Lawmakers racing to complete the biggest overhaul of the financial rulebook since the 1930s sat down on Tuesday with fresh deals in hand on consumer protection, debit cards and mortgages.
Members of a Senate-House of Representatives panel still have a lot of work to do to in order to meet a goal of completing a final package of regulatory reforms by the time President Barack Obama attends a meeting of the Group of 20 leading economic powers this weekend.
"If we are not able to finish by Thursday, then this bill cannot pass until the middle of July," said Representative Barney Frank, the Democrat who is chairing the panel writing the final legislation.
Frank and other Democrats still must resolve disputes that have billion-dollar ramifications for the financial industry, including derivatives regulation, the balance of state and federal regulation, and which banks should be required to post higher capital requirements to protect against potential losses.
As the panel reconvened at noon, lawmakers were still seeking compromises on proposals to force banks to spin off their lucrative swap dealing desks and to curb proprietary trading — risky business practices that have been blamed for contributing to the 2007-2009 financial crisis.
Though the final bill is likely to crimp the profits of the financial industry, lawmakers have softened some of its most onerous proposals as they push for a final version.
Enactment of the far-reaching Wall Street reform legislation, targeted to occur before July 4, would give Obama and the Democrats a major domestic policy victory to add to health-care reform going into November's general elections.
The reforms are meant to prevent a repeat of the 2007-2009 crisis that tipped the economy into a deep recession and triggered massive taxpayer bailouts of big banks.
On Capitol Hill, a swarm of bank lobbyists, often working closely with Republicans, has tried to block or water down the bill, but has faced an uphill battle amid deep voter anger with Wall Street.
This weekend's G20 meeting in Canada adds additional deadline pressure as the Obama administration hopes the bill will serve as a blueprint for other countries trying to coordinate global regulation of financial markets.
Deals on watchdog, debit fees
Working through the weekend, Democrats resolved several differences between the bills passed by the House and Senate.
They agreed to make a new consumer financial watchdog an independent unit within the Federal Reserve, instead of a stand-alone agency.
The move is a partial victory for banks, which had sought to kill the agency altogether and worried that an independent agency would have more clout.
Democrats also reached a deal that would limit fees that banks charge merchants on debit card transactions. Card networks like Visa Inc and MasterCard Inc would be largely untouched by the agreement, which would hit major card issuers like JPMorgan Chase & Co..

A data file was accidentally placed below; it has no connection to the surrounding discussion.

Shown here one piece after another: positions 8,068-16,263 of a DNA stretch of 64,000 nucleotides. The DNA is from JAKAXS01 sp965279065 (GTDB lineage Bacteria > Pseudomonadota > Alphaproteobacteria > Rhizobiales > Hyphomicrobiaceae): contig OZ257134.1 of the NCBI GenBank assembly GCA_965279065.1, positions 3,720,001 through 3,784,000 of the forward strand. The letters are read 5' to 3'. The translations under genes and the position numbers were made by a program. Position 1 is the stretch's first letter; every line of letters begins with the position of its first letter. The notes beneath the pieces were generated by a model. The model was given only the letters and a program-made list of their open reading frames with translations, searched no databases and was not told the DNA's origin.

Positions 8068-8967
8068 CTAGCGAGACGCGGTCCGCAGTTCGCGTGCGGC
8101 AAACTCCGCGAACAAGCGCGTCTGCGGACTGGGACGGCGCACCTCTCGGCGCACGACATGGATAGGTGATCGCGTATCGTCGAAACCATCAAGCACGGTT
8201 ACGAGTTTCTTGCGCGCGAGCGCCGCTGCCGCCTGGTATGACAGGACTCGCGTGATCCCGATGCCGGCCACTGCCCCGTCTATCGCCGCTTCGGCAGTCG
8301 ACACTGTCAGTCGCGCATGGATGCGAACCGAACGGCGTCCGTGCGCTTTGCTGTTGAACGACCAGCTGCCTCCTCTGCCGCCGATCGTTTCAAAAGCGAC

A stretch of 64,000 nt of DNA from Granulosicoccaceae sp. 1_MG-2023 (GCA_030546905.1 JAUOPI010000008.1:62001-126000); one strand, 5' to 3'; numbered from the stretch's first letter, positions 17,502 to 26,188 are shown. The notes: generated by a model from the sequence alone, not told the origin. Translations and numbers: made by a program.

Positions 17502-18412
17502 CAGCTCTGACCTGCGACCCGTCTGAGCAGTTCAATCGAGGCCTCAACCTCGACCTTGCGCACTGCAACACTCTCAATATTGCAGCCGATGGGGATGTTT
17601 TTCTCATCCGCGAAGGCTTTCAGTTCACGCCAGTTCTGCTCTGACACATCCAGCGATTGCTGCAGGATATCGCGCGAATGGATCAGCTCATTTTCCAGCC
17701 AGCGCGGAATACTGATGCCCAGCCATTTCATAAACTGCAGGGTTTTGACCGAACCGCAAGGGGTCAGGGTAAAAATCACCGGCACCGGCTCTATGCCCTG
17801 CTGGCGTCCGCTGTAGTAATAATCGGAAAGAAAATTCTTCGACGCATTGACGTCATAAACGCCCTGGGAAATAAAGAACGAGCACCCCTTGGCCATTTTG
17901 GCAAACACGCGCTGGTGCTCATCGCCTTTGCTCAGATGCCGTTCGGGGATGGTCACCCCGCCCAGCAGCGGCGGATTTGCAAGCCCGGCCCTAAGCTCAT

Retailers, restaurants and other merchants have long complained that card networks and issuers charge excessive fees to process transactions. Banks have lobbied hard to keep the provision out of the final bill but they looked unlikely to prevail.
In a third possible blow to banks, House Democrats called for beefing up a rule that would require mortgage lenders to carry on their books at least 5 percent of the risk from home loans that they make and then sell off as securities.
The 5 percent provision is in the base bill being considered by the Senate-House panel. But the Senate added an exemption for some low-risk residential mortgages.
House lawmakers want to drop that, along with a provision that would require regulators to consider other forms of risk retention for commercial mortgage-backed securities.
The final bill would need to win approval in the Senate and the House once more, then go to Obama to be signed into law.
Groups likely to take the hardest profit hits from the proposed reforms, taken as a whole, include Goldman Sachs, Morgan Stanley, JPMorgan Chase, Bank of America and Citigroup, according to analysts.
Carve-outs in Vlocker rule?
Some version of the so-called Volcker rule to limit banks' proprietary trading will be in the final bill, aides said.
Banks were pushing hard for limited exemptions to allow them to continue sponsoring or investing in private equity and hedge funds.
Some lawmakers were inclined to support the banks on this front, while others were not, with some looking to White House economic adviser Paul Volcker himself for guidance.
The former Federal Reserve chairman, who commands deep respect on Capitol Hill, has told lawmakers he does not want his proposed rule to end up so full of loopholes that it looks like "Swiss cheese," his office told Reuters.
Volcker is not opposed to all exemptions, however. He has endorsed proposals from Democratic senators Jeff Merkley and Carl Levin that include a carve-out to assist insurance companies and asset managers.
The Merkley-Levin measure also would give regulators less discretion to interpret the rules. It is expected to form the basis of the Volcker rule as included in the bill, aides said.